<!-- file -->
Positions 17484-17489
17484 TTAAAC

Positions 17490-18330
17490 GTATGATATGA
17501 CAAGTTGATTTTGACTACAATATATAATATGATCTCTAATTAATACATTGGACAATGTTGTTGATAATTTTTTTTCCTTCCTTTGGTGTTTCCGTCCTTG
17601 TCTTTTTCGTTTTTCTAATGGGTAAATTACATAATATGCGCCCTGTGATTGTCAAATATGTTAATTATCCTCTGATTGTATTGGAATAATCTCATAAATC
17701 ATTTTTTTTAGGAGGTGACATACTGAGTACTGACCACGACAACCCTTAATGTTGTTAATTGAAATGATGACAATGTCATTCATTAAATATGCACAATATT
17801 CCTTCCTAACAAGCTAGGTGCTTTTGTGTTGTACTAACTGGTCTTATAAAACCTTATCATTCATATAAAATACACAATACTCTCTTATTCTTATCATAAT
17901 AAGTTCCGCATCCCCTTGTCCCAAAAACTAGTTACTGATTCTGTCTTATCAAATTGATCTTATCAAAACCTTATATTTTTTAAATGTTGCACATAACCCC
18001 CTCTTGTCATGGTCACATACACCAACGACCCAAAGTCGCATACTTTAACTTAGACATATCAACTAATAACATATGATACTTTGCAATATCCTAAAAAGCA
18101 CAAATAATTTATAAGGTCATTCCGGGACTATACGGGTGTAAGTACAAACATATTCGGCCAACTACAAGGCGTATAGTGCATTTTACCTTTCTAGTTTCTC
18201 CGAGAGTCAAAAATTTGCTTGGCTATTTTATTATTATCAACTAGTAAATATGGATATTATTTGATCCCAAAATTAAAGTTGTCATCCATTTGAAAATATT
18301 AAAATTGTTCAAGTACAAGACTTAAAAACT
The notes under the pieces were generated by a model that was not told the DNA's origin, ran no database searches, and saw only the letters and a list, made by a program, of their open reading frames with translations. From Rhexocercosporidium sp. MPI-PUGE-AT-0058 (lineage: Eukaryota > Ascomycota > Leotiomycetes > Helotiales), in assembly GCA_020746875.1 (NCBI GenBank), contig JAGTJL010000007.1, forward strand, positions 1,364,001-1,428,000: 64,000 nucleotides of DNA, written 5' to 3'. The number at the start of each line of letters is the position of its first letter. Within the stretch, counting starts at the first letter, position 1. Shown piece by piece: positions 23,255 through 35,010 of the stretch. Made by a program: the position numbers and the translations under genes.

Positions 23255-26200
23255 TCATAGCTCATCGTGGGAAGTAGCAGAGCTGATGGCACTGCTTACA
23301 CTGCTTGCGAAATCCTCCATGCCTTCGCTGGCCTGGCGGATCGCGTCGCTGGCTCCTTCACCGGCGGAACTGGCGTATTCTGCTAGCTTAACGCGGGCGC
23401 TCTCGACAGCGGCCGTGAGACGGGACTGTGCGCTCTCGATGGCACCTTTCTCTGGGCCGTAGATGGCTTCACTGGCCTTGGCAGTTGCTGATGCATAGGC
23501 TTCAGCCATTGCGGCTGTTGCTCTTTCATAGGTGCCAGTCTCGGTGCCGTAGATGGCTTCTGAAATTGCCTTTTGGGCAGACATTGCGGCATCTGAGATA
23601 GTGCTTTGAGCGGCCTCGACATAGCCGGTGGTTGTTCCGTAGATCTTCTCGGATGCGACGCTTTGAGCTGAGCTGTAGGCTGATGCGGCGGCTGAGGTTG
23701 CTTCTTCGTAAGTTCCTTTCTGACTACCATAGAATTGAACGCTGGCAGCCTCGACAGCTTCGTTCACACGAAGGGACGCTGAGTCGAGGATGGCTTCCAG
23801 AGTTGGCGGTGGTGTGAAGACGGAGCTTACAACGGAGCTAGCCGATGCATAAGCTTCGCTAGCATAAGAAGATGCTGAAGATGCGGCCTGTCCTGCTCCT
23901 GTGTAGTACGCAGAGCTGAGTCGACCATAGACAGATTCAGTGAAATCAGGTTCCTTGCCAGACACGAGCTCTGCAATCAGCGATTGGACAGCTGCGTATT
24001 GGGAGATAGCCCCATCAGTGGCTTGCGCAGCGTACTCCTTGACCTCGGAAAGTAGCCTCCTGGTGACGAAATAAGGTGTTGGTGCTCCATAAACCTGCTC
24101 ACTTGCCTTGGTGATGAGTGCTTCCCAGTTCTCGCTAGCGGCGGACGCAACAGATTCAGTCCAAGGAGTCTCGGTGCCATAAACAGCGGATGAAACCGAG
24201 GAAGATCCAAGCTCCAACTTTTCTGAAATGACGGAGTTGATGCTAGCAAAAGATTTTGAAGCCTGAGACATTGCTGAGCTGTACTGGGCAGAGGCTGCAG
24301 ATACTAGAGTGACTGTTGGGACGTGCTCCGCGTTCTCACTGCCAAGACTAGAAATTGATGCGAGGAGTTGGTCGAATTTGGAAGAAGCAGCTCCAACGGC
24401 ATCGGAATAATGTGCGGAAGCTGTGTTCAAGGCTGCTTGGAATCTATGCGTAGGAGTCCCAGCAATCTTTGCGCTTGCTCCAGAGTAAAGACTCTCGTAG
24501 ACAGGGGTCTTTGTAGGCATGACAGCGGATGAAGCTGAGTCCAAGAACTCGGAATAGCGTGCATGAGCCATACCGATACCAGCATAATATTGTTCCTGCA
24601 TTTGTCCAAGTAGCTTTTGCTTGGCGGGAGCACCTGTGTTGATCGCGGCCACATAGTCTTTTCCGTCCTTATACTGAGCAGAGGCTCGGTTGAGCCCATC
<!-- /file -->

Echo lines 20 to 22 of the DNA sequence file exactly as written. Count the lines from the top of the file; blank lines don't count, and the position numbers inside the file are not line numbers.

23601 GTGCTTTGAGCGGCCTCGACATAGCCGGTGGTTGTTCCGTAGATCTTCTCGGATGCGACGCTTTGAGCTGAGCTGTAGGCTGATGCGGCGGCTGAGGTTG
23701 CTTCTTCGTAAGTTCCTTTCTGACTACCATAGAATTGAACGCTGGCAGCCTCGACAGCTTCGTTCACACGAAGGGACGCTGAGTCGAGGATGGCTTCCAG
23801 AGTTGGCGGTGGTGTGAAGACGGAGCTTACAACGGAGCTAGCCGATGCATAAGCTTCGCTAGCATAAGAAGATGCTGAAGATGCGGCCTGTCCTGCTCCT